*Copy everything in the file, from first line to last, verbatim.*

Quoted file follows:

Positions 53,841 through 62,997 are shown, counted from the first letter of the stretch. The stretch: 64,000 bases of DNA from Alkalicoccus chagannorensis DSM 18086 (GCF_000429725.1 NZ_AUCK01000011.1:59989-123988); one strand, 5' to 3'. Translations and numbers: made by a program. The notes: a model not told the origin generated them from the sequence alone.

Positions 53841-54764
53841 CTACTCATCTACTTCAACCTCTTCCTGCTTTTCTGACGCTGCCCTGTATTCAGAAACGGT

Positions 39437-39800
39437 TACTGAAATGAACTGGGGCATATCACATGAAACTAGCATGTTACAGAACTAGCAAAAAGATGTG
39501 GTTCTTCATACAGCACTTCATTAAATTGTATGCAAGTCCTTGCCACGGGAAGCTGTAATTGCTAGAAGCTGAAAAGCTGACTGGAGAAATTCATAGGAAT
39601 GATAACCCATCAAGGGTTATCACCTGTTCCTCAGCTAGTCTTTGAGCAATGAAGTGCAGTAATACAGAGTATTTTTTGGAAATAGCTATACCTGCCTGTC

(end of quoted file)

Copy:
Positions 53,841 through 62,997 are shown, counted from the first letter of the stretch. The stretch: 64,000 bases of DNA from Alkalicoccus chagannorensis DSM 18086 (GCF_000429725.1 NZ_AUCK01000011.1:59989-123988); one strand, 5' to 3'. Translations and numbers: made by a program. The notes: a model not told the origin generated them from the sequence alone.

Positions 53841-54764
53841 CTACTCATCTACTTCAACCTCTTCCTGCTTTTCTGACGCTGCCCTGTATTCAGAAACGGT

Positions 39437-39800
39437 TACTGAAATGAACTGGGGCATATCACATGAAACTAGCATGTTACAGAACTAGCAAAAAGATGTG
39501 GTTCTTCATACAGCACTTCATTAAATTGTATGCAAGTCCTTGCCACGGGAAGCTGTAATTGCTAGAAGCTGAAAAGCTGACTGGAGAAATTCATAGGAAT
39601 GATAACCCATCAAGGGTTATCACCTGTTCCTCAGCTAGTCTTTGAGCAATGAAGTGCAGTAATACAGAGTATTTTTTGGAAATAGCTATACCTGCCTGTC